Guest opinion: Information on raising children in an era of screens
“Tap, Click, Read: Growing Readers in a World of Screens” by Lisa Guernsey and Michael Levine; Jossey-Bass, 2015.
We read this kind of a book because we are greatly concerned with the lives of our children, their schooling and how they turn out as adults. I will make my best effort at fulfilling an important function of a book review: “I don’t hafta read the book, I read the review.”
Children have been around for a long, long time, and yet, even though we each were one — we walked many a mile in the shoes of a child — we adults still wrestle with how best to “raise them,” more than we pay attention to what choices they might make for themselves in order “grow up.”
The issue is entirely embedded in our Darwinian mandate of survival of the fittest. We have evolved because we grow up to have children that grow up to have children that grow up to … And there is a whole industry out there to market to this inevitable human activity. This book is a product of that industry.
Of course, children grow up in the society as it exists when and where they are growing up. In today’s developed societies, kids grow up surrounded by these 2-dimensional screens with or without sound. Here we have a “how to” book, how to raise your kids amidst these screens that fascinate both them and us. We have known since Gutenberg that knowing how to read and write creates an enriched life, and that’s exactly what we want for our children.
Big data, brought to us by the same technology as screens, supports the everyday common sense understanding that, “If children don’t read by third grade the dominos start to fall. They won’t graduate from high school, and therefore they won’t go to college, and therefore they won’t get a decent job, and further, they won’t make enough money to support even a middle class life.” This is a book about how to use those screens to make sure that your child reads at third grade.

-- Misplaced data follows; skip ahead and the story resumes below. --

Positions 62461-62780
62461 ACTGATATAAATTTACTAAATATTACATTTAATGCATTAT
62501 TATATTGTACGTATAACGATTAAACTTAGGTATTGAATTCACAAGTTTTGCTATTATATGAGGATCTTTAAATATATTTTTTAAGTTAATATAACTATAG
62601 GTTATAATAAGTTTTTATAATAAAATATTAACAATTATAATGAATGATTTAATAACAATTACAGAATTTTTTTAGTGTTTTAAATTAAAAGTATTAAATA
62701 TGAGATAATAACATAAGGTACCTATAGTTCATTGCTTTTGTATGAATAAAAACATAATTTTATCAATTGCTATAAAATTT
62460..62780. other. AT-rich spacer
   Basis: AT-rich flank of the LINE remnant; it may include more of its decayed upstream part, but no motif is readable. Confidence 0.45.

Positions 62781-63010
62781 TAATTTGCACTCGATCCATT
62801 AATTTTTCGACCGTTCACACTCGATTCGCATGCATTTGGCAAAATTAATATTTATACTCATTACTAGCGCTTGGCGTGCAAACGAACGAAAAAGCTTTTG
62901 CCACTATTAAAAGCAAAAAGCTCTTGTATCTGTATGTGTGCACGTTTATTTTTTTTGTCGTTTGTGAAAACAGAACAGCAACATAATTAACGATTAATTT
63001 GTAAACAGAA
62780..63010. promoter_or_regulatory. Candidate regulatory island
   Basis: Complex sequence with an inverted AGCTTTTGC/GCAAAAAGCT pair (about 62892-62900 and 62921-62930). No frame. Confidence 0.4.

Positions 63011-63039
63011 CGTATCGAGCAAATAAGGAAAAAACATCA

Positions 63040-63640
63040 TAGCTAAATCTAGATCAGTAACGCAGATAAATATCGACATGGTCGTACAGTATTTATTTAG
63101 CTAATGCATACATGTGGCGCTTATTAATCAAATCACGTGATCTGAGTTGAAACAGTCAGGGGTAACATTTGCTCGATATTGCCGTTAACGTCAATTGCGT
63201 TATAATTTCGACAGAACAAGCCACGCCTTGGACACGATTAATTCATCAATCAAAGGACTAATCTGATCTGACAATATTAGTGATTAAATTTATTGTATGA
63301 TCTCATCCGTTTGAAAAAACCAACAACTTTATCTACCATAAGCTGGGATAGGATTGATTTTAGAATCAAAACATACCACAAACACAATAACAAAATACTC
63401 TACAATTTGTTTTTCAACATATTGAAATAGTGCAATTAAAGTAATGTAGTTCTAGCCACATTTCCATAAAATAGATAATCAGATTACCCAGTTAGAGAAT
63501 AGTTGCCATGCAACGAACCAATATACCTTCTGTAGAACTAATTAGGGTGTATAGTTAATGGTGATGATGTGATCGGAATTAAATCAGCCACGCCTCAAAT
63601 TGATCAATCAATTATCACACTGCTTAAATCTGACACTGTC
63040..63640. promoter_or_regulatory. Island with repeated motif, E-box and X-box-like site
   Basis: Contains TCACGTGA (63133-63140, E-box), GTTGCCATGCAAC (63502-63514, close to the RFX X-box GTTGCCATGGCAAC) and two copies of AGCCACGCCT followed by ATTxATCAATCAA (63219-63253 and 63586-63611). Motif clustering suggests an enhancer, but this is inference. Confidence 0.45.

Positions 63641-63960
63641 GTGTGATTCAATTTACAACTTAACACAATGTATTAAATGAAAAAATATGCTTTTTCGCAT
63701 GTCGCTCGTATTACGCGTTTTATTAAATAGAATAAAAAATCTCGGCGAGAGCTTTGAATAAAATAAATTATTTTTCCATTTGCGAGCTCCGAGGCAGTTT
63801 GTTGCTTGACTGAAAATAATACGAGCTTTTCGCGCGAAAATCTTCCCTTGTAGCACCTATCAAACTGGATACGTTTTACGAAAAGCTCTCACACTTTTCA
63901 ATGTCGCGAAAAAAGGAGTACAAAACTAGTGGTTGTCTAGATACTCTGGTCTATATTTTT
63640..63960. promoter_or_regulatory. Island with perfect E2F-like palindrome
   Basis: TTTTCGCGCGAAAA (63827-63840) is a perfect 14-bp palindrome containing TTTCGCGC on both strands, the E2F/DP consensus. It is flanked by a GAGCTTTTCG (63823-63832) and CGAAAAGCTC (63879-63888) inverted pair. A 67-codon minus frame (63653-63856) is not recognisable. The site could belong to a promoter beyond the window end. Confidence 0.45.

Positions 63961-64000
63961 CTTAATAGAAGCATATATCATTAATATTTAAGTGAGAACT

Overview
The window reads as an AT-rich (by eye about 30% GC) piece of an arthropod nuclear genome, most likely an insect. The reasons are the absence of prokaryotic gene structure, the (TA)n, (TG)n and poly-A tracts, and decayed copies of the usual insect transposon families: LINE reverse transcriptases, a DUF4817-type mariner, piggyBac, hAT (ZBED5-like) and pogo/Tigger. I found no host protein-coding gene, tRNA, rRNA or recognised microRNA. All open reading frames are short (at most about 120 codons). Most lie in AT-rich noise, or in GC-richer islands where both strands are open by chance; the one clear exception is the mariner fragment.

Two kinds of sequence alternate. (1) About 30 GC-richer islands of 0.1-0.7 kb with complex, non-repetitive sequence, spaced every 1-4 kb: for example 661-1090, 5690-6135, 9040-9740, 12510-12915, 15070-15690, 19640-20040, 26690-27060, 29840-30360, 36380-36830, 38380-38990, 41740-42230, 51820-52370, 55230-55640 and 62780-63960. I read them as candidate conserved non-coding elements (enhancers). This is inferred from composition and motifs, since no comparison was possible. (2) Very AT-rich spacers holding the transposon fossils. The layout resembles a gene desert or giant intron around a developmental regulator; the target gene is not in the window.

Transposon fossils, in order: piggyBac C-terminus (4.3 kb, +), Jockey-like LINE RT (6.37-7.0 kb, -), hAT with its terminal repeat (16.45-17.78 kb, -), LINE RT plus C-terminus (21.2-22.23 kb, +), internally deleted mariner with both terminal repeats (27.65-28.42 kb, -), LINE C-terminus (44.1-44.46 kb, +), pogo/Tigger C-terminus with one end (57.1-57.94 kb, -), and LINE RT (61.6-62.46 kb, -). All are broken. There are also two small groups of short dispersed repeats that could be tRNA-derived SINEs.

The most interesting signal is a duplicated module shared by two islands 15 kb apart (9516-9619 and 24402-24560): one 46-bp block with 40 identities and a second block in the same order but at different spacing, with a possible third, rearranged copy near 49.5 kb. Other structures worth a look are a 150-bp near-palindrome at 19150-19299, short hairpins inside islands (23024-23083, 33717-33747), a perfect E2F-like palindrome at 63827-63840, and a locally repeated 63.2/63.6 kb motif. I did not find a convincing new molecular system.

The meat of the book is descriptions of the many apps (understood as software applications) that parents can find and buy that support in various ways a child learning to read. Because “evidence-based decision-making” seems such a logical use of big data, the authors describe all sorts of interesting academic experiments that always give evidence that the app works. Here’s a sample:
“Half the students were given unsupervised access to Learn with Homer, while the others were given a math app as control. At the beginning of the study, each set of students scored equally well on the standardized Test of Preschool Early Literacy (TOPEL). When tested again six weeks later, the students who used Learn with Homer for approximately 15 minutes each day saw their scores double in the area of phonological awareness, while the control group scored lower in this area.”
The authors paid no attention to the significant outcome that use of a math app actually decreased phonological awareness. Wow, that’s interesting.
This book, and hundreds of others, are available at the lending library in the Manaus office at the Third Street Center in Carbondale. The catalog may be found online at http://www.manausfund.org then click, Manaus, then Manaus library. It’s alphabetized by author.
Manaus genuinely believes that children are the future of our society, and we support a yes vote on the upcoming RFSD bond issue. Come by, chat and borrow a book. Don’t read this book, you’ve just finished reading the review, and congratulations, you learned to read as a child.
George Stranahan of Carbondale is founder of the Manaus Fund.
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